One surefire way to learn if there is buck activity in your area is finding fresh rubbings on small trees, saplings or fence posts.
Before the season starts, I have a buck indicator trick I like to use in or around the fields of my hunting property.
Harvested agricultural fields are prime spots to check for rubs, but saplings don’t always grow in the ideal places for bucks to rub their antlers.
I have the perfect solution.
Once crops have been harvested in late summer or fall, I like to create my own rubbing posts, planting them in the fields and places where I wished saplings grew naturally.
What you want to do is create these rubbing posts from the trunks of tree species that bucks love to rub on.
Just after the crops are gone, I go into the woods and cut several saplings — poplar trees work well — with diameters of 1 1/2 to 2 inches.
Using a handsaw, I cut down the saplings and saw them into approximately 6-foot lengths.
With a machete, knife or hatchet, I sharpen one end of the post and hammer it into strategically selected locations with a small sledgehammer.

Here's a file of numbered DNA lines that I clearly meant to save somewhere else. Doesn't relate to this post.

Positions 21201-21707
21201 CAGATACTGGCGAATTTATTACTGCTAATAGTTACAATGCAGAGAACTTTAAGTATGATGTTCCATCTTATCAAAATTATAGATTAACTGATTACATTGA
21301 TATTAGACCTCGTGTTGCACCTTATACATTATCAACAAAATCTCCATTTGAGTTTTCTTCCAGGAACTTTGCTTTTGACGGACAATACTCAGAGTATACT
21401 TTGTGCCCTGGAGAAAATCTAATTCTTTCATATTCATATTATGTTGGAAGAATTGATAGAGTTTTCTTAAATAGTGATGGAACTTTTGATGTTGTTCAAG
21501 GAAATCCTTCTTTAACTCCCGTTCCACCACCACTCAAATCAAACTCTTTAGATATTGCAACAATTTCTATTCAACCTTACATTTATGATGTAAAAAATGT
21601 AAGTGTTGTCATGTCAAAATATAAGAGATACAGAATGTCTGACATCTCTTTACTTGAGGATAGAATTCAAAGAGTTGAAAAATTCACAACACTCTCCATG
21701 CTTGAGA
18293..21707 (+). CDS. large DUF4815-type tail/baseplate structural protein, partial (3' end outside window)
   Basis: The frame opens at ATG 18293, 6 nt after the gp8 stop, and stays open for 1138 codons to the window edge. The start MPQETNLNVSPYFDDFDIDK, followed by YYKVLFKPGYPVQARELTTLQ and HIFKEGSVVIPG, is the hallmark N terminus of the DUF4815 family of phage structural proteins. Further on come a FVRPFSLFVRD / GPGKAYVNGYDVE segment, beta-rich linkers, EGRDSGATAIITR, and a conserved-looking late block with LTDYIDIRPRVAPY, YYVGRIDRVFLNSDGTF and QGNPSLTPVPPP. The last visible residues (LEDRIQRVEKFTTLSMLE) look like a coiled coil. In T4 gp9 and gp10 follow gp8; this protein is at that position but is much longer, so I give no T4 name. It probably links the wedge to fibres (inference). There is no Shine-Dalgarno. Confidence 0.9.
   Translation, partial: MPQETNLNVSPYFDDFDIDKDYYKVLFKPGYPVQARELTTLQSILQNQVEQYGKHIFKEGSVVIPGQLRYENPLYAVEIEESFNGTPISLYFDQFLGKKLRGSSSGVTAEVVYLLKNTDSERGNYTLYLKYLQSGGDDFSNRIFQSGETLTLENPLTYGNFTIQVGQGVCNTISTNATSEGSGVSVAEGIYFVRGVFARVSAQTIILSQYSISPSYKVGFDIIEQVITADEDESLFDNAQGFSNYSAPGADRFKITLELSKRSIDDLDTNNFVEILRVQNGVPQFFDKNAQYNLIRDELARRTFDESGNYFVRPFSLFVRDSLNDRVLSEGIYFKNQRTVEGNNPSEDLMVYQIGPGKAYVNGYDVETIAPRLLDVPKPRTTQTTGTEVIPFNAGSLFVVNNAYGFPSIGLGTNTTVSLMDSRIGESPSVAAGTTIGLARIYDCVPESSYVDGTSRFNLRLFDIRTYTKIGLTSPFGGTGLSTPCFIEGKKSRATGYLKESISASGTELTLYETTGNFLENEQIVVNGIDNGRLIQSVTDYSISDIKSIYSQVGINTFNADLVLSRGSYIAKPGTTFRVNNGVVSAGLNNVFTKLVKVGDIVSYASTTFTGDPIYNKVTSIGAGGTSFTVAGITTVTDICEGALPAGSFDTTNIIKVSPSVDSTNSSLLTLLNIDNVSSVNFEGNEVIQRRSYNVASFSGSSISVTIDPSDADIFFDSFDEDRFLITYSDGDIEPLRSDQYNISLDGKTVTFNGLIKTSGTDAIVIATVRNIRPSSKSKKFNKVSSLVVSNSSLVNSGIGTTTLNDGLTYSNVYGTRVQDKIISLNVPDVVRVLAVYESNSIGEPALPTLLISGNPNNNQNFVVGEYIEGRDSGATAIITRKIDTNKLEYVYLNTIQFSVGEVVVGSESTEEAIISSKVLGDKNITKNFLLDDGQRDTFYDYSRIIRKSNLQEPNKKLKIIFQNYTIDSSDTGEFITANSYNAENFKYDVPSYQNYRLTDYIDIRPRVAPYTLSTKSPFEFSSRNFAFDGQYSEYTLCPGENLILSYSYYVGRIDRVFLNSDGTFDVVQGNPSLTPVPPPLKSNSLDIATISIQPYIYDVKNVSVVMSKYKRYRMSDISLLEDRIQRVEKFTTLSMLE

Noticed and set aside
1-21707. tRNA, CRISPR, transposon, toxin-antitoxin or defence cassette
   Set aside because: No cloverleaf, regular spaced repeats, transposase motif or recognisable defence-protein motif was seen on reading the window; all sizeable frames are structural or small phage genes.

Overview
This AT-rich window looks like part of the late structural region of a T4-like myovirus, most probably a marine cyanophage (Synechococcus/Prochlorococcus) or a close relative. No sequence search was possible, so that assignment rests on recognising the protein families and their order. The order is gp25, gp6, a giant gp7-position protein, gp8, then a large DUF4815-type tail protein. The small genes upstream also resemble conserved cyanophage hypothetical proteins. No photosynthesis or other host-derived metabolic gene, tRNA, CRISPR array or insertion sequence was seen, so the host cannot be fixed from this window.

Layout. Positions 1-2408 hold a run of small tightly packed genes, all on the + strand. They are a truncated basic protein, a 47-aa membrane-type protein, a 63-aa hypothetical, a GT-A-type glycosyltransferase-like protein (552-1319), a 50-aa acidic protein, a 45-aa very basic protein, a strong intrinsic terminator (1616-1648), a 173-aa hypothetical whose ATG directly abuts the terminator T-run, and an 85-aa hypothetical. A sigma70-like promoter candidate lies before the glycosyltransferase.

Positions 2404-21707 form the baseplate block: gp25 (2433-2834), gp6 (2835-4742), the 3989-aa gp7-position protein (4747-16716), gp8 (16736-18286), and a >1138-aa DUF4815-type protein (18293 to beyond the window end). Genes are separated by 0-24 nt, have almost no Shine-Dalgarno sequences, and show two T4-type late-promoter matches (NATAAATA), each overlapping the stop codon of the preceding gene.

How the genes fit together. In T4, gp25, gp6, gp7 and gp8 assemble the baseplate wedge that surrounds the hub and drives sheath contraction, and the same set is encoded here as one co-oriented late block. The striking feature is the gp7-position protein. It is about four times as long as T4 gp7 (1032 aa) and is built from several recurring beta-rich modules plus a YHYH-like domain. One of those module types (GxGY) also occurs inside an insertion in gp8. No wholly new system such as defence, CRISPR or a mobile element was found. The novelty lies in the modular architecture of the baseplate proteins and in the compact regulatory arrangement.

I drive the post about 18 inches into the ground, which should be deep enough to hold it firmly in the soil when a buck starts pushing it around.
Usually, I position my man-made rubbing posts 15 to 20 feet out in the fields, preferably in the corners and in low spots where bucks normally like to find rubbing trees.
When a buck enters the field, he will immediate notice the “new” tree in this ideal location and go right to it. Bucks don’t seem to have any problem rubbing these posts!
If bucks are present, it doesn’t take long for them to hit the posts, and you’ll be able to tell when they do.
The posts are removable, so you can pull them up after the season so there’s no chance of damaging farm equipment.
I hope Buckmasters fans will try this out. It’s the perfect solution for creating rubbing posts in places where no saplings are growing naturally.
If you have a unique or special tip you’d like to share with Buckmasters fans, please email it to email@example.com and, if chosen, we will send you a cap signed by Jackie Bushman, along with a knife!
Read Recent Tip of the Week:
• Trail Cam Tip - Don’t Just Pile It On: There’s a better way to keep deer in front of your trail cams longer. This method is more effective than a bait pile, and healthier, too.